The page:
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Delivery couriers targeted in iTunes gift cards scam: Police

Delivery couriers targeted in iTunes gift cards scam: Police

iTunes gift cards at a 7-Eleven store at Yishun Avenue 5. (Photo: Loke Kok Fai)

SINGAPORE: The Singapore Police Force (SPF) on Tuesday (May 10) warned of the re-emergence of scams targeting delivery couriers.

There have been several victims since April, with losses amounting to at least S$2,000, said the police.

In the first variant scammers would submit a request through a delivery platform.

They would then contact the assigned courier and ask for help in purchasing iTunes gift cards from convenience stores at the pick-up location and delivering the gift cards to the drop-off location.

Then, the scammer would ask the courier to scratch and reveal the code behind the card and send a photo of the code as proof of purchase. 

After the courier has done so, the scammers would become uncontactable without reimbursing the courier’s payment for the gift cards.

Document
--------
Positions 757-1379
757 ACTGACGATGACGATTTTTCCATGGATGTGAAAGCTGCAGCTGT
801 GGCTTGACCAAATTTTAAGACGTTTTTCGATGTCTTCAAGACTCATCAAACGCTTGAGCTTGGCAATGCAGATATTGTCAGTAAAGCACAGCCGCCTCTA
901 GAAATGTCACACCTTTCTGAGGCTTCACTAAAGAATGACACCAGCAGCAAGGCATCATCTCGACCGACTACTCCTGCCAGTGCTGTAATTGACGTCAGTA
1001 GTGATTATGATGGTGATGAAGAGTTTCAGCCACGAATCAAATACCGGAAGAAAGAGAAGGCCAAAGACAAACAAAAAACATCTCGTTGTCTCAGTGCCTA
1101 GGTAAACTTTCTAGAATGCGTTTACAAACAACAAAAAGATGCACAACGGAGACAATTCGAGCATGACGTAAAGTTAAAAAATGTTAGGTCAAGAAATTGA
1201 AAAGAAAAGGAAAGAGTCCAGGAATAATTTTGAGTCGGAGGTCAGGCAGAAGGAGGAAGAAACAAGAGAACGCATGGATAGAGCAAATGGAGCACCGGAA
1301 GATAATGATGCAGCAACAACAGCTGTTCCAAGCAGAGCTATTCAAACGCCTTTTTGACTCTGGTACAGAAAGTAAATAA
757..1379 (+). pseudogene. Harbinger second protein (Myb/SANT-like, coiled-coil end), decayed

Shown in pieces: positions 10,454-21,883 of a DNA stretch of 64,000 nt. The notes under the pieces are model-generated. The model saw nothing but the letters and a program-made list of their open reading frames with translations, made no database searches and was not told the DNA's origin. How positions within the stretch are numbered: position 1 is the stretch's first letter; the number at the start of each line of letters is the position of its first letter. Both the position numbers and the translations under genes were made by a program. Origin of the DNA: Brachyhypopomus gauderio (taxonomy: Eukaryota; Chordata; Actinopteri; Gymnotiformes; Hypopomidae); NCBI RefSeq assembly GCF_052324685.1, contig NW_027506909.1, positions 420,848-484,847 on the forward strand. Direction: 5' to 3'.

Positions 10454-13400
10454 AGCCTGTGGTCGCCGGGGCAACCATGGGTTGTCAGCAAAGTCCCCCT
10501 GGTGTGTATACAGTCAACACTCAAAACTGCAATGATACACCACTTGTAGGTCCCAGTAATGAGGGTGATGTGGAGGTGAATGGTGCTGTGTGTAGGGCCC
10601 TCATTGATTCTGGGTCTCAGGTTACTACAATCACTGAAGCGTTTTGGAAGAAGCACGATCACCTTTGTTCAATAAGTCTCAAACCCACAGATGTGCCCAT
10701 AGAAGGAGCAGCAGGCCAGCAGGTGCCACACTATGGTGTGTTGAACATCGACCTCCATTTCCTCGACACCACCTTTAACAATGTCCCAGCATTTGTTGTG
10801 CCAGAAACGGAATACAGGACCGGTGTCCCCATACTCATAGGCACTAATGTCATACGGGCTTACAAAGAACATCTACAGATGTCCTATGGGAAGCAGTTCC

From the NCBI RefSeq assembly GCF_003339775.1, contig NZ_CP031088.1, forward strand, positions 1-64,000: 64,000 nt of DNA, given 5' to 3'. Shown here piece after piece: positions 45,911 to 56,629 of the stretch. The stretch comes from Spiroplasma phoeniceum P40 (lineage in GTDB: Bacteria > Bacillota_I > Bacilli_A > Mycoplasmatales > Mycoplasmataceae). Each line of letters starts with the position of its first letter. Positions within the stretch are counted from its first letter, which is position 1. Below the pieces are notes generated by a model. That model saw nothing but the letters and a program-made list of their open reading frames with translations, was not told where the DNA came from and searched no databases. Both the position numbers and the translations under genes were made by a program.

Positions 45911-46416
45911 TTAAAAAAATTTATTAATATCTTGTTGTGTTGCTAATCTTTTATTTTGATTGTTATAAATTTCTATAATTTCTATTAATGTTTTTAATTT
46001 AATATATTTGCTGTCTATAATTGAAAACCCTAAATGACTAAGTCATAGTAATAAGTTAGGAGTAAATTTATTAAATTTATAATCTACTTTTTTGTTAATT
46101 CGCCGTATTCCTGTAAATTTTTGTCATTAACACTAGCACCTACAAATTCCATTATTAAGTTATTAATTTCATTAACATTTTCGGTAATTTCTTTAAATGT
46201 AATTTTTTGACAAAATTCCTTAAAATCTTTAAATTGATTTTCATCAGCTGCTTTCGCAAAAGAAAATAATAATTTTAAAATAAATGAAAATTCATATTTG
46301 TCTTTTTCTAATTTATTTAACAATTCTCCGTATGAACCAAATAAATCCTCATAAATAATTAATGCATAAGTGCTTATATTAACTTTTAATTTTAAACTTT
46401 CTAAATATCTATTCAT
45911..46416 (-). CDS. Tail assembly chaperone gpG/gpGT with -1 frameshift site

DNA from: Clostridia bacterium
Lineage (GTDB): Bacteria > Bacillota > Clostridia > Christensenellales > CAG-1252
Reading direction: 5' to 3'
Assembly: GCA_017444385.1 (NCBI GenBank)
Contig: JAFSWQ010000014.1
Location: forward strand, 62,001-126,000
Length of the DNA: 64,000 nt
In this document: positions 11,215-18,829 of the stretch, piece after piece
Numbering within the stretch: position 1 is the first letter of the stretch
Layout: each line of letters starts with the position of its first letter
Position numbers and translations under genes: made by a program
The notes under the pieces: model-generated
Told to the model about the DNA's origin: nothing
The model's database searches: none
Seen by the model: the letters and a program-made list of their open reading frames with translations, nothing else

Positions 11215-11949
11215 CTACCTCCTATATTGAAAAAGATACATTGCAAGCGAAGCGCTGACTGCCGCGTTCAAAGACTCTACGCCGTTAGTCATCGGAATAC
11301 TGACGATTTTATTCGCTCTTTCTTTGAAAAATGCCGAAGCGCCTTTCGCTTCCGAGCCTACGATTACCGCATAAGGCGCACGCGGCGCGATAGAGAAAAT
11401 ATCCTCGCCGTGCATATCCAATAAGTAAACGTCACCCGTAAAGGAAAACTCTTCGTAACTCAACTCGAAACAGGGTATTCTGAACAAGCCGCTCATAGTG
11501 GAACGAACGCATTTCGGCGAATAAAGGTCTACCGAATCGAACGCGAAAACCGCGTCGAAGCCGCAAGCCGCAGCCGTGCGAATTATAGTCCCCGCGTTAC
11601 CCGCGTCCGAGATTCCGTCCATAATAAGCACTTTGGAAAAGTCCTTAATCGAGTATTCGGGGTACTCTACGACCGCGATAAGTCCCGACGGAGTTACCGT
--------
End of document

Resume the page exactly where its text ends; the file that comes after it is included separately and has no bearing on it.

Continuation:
In the second scam variant, a remittance agency would be indicated as a pickup location for a delivery.

The scammer would then contact the assigned courier and ask the courier to transfer a certain amount of money to an overseas account, promising an attractive tip of at least S$100 per remittance. 

Victims would only realise they had been cheated when the scammers then became uncontactable and they found no one at the delivery location to make payment for the remittance.


The police advised members of the public to observe these crime prevention measures:

  • Do not accept dubious job offers that offer lucrative returns for minimal effort;
  • Never assist anyone, whom you have not met in person, with any monetary transfers, including remittance;
  • Never provide the codes for gift cards without first receiving payment;
  • Report the scammer to the delivery platform customer service immediately;

Providing remittance services without a licence is an offence that carries a fine of up to S$125,000, up to three years' jail, or both, the police warned.

For more information on scams, members of the public can visit the scam alert website or call the Anti-Scam Hotline at 1800-722-6688.

Source: CNA/nh(ac)


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